Many seabird species around the UK are becoming increasingly affected by human activities, and we have observed breeding failures and decreases in population size at important breeding colonies. Though these species have different life histories, by nesting in similar locations and feeding on similar prey we might expect changes in their environment to affect multiple species in the same way. James Robinson used data collected by the Centre of Ecology and Hydrology to examine trends in seabird demography from 1986-2010 for his Masters thesis, under the supervision of Maria and Alfredo.
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Our research found evidence for synchrony in seabird demography, and specifically identified key years of exceptionally high or low performance – in breeding success and in growth rates – of the seabird group. Importantly, changes in sea surface temperature – linked to the abundance of sand eels, the main prey species of many seabirds – were also correlated with the species group demography. Our findings have important implications for the future of seabirds in a changing climate, and show that multiple species can respond similarly in years of extreme environmental variability.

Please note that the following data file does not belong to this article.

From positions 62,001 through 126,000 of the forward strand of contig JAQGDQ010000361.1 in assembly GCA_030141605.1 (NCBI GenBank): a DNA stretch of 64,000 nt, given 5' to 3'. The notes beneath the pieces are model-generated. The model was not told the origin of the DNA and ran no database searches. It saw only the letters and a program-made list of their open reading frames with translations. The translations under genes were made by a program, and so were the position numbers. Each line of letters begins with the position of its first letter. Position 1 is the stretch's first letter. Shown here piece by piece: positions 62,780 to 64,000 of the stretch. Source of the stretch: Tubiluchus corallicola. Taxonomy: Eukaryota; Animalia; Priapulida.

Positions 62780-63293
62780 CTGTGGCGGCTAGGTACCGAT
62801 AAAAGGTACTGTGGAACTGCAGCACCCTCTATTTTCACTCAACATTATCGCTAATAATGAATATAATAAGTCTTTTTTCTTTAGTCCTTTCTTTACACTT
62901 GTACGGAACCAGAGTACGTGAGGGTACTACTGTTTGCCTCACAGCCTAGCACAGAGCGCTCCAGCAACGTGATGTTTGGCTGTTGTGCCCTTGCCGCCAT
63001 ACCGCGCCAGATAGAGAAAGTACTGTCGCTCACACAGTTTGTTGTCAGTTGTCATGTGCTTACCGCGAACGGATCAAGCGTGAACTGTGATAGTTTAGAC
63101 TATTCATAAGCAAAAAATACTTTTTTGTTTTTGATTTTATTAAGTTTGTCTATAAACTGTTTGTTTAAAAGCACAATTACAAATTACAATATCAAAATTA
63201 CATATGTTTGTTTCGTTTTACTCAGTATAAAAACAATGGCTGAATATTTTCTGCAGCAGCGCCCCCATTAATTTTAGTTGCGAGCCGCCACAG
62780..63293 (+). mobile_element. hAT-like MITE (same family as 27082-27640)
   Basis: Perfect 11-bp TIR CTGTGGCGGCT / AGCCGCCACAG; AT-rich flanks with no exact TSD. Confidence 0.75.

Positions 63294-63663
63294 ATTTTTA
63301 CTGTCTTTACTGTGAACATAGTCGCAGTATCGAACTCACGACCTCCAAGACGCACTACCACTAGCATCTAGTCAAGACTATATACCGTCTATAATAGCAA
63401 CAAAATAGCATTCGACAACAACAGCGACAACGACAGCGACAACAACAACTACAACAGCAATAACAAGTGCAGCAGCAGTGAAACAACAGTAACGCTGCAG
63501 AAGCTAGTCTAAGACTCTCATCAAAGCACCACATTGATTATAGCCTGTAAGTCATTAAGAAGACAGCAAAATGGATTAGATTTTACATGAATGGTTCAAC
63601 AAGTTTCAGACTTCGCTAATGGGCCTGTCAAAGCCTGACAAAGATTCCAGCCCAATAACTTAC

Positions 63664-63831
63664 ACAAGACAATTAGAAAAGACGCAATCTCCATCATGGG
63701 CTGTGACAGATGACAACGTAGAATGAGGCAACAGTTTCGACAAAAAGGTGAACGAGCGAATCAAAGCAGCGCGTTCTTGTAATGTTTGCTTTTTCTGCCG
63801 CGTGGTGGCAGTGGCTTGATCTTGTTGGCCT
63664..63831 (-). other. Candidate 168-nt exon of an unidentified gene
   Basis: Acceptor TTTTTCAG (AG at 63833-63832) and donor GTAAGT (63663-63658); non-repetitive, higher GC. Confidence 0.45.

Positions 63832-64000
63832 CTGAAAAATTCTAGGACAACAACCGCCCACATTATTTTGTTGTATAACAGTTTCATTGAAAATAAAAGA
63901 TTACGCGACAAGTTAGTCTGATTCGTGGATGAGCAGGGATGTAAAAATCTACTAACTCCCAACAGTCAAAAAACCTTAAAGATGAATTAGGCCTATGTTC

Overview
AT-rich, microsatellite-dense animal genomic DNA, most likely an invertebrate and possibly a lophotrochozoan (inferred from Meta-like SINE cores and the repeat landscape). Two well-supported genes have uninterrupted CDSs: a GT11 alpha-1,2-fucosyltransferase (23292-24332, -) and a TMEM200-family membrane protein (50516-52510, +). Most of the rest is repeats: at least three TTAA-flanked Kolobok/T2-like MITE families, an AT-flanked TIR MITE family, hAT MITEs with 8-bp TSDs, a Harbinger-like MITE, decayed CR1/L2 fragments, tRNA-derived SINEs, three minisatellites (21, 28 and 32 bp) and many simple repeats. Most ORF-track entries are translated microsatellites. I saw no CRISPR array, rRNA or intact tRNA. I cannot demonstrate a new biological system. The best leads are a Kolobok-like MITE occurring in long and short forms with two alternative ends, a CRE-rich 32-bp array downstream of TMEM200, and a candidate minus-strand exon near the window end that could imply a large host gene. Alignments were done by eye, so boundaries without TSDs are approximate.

Since completing this work, and publishing it in Ecology and Evolution, James has moved on to the University of Victoria, Canada, to do a PhD with Dr. Julia Baum. As a member of the Baum lab, he will be examining how we can use diversity measures and body size approaches to reveal the impacts of anthropogenic disturbances on Pacific reef fish communities.